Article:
Generations of Christians have found that the Holy Spirit has faithfully fed them and led them into deep communion with the mind of Christ through the Scriptures as they have learned the disciplines of reading, meditating on the Word, and acquired the tools to study it. Developing wisdom is hard, but it takes us from the "milk" that Paul describes as the diet of the Corinthians to the "meat" (1 Corinthians 3: 1-2).

This brings me to another of my issues with this book. Ms. Young says near the end of her introduction: "I have found themes of His Peace becoming more prominent in my writing. I'm sure this tendency reflects my personal need. However, when I get to know people, I find that most of them also desire the balm of Jesus' Peace." No doubt.

But is that all that God wants us to hear from him? Only messages of peace and comfort? Ms. Young thinks so (and says so, in the introduction), and her messages are consistently filled with that theme. Yet if you take even a very simple read-through-the-Bible-in-a-year plan, like the one devised by Robert Murray M'Cheyne (available as a pamphlet at or on Redeemer's booktable), you will find yourself encountering a complex, transcendent God, one who is holy, mysterious, righteous--not a tame God. He does promise his peace, deeply and profoundly, but there are many other things that God has said that we need to hear, or he wouldn't have given us the whole Bible.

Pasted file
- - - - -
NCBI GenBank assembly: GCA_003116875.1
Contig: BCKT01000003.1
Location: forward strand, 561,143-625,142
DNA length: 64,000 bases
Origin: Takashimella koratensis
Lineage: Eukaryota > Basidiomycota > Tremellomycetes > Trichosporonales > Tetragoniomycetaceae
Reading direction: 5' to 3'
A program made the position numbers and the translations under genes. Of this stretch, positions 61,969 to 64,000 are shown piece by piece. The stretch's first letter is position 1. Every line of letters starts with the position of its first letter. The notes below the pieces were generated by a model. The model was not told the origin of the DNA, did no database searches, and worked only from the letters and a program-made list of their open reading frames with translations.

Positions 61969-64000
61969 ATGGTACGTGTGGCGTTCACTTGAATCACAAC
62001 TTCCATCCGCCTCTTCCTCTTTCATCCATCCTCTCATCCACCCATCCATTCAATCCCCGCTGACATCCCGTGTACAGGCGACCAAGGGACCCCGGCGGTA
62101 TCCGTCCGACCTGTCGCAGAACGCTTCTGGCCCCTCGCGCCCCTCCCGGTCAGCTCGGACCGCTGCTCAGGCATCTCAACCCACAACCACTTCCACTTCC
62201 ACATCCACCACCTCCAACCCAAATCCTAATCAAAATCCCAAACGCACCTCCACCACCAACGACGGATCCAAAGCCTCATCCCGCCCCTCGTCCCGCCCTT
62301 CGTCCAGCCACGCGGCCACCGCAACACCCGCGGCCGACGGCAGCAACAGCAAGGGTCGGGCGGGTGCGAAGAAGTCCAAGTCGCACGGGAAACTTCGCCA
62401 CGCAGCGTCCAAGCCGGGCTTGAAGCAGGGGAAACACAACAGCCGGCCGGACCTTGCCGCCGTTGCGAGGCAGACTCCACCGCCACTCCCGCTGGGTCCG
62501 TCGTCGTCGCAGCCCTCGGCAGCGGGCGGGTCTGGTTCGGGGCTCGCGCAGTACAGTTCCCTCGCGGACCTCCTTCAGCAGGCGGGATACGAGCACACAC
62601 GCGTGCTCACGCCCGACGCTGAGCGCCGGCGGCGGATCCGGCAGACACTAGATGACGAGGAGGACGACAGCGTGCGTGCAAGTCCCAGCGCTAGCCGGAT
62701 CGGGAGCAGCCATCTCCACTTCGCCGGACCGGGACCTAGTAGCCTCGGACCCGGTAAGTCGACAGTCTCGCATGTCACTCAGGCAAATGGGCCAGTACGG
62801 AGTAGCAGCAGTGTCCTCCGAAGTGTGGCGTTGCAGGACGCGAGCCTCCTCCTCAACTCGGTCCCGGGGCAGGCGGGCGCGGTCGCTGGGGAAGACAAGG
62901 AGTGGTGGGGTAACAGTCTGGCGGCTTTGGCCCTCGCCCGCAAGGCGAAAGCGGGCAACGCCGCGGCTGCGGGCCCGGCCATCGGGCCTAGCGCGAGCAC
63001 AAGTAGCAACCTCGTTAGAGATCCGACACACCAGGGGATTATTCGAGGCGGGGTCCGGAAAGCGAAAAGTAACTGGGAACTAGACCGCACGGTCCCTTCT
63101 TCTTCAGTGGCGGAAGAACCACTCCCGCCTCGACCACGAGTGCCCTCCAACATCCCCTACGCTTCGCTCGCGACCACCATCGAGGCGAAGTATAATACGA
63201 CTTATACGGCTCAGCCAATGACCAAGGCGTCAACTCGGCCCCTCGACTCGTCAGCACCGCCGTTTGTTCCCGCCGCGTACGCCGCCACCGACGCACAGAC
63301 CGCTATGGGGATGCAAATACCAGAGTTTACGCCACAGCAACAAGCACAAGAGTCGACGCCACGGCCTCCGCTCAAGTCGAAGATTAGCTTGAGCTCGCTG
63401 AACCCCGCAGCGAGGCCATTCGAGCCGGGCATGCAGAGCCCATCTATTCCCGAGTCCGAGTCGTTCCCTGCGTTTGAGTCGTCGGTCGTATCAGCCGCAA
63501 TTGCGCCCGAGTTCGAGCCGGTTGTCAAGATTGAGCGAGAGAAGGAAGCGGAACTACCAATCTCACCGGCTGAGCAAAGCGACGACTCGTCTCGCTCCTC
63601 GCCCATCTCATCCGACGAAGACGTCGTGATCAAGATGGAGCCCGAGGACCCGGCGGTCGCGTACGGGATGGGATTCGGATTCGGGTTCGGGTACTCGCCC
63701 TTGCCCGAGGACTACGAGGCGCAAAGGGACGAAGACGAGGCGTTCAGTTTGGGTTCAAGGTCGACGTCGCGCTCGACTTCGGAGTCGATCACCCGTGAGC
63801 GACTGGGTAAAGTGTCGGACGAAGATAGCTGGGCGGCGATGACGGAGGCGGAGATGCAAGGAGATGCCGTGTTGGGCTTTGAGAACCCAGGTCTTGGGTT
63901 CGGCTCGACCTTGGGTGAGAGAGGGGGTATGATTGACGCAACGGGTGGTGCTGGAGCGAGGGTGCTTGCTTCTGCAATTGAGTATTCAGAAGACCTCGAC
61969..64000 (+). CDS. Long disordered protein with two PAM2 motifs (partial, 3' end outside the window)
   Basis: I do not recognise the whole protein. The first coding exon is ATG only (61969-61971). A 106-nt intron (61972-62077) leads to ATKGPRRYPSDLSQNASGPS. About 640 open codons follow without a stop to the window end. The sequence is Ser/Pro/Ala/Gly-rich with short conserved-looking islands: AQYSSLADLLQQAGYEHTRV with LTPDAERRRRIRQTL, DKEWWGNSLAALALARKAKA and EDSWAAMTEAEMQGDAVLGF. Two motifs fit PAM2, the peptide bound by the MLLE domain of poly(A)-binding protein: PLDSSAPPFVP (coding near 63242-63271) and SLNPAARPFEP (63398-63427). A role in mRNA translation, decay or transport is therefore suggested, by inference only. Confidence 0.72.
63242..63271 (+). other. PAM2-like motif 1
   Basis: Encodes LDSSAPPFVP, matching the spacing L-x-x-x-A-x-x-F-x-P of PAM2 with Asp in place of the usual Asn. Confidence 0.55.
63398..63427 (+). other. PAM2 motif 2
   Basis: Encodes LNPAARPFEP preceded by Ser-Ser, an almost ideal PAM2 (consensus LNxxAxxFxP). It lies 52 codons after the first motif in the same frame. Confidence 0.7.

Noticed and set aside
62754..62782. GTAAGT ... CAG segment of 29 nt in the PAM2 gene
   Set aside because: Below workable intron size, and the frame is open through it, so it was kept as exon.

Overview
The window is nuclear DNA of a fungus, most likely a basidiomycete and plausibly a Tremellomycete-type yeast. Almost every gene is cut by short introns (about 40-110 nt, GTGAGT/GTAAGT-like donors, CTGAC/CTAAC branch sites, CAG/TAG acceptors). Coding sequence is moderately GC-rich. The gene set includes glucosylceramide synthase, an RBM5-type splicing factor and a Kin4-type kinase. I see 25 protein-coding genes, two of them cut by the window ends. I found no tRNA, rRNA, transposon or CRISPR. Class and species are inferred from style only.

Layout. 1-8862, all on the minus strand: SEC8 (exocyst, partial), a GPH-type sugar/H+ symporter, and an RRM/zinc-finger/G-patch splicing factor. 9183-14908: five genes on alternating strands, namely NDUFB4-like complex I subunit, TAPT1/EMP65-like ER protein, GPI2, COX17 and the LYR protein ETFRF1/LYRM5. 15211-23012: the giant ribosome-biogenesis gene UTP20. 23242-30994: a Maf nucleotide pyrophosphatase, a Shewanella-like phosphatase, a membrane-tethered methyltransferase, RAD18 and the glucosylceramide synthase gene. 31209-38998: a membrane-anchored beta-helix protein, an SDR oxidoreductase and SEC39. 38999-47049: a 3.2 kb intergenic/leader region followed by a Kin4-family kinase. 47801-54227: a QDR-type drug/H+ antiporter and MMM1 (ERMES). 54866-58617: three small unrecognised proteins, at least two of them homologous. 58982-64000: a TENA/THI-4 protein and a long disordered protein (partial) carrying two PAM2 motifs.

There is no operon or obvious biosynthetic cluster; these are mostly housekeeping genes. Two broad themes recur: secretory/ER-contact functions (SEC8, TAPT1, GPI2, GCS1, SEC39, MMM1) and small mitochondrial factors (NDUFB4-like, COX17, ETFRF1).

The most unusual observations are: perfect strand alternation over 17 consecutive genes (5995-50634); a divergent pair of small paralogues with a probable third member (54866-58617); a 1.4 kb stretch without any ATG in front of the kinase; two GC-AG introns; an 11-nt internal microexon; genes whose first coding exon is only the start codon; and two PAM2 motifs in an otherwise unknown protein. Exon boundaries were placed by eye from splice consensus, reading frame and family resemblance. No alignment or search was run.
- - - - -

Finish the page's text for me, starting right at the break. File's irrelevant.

In particular, as one former fan of Jesus Calling observed, there is "nothing outward facing, ministry-minded, or sacrificial" in the messages of Jesus Calling.

In the Bible, we have all we need. John 14:21 says: "Whoever has my commands and obeys them, he is the one who loves me. He who loves me will be loved by my Father, and I too will love him and show myself to him."

If you want to experience Jesus, learn how to find him in his Word. His real Word.

This review is from Kathy Keller.
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Showing 1-8 of 8 posts in this discussion
Initial post: Sep 11, 2013 2:42:20 PM PDT
Tony says:
I pray that people will here directly from Jesus (via scripture) instead of relying on this book.

In reply to an earlier post on Apr 5, 2014 11:00:36 AM PDT
Last edited by the author on Apr 5, 2014 11:02:26 AM PDT
Cheryl Meril says:
I was wondering if you ever thought why it's necessary for Pastors and the Holy Spirit to lead us to certain things when there's intereference in hearing the voice of God? Much like we first hear a symphony we wish to play in and be a part of, this book is much like a symphony of the Holy Spirit inviting people into Christianity so they might seek their local church to take the first steps of baptism. How sad anyone could find a problem with that.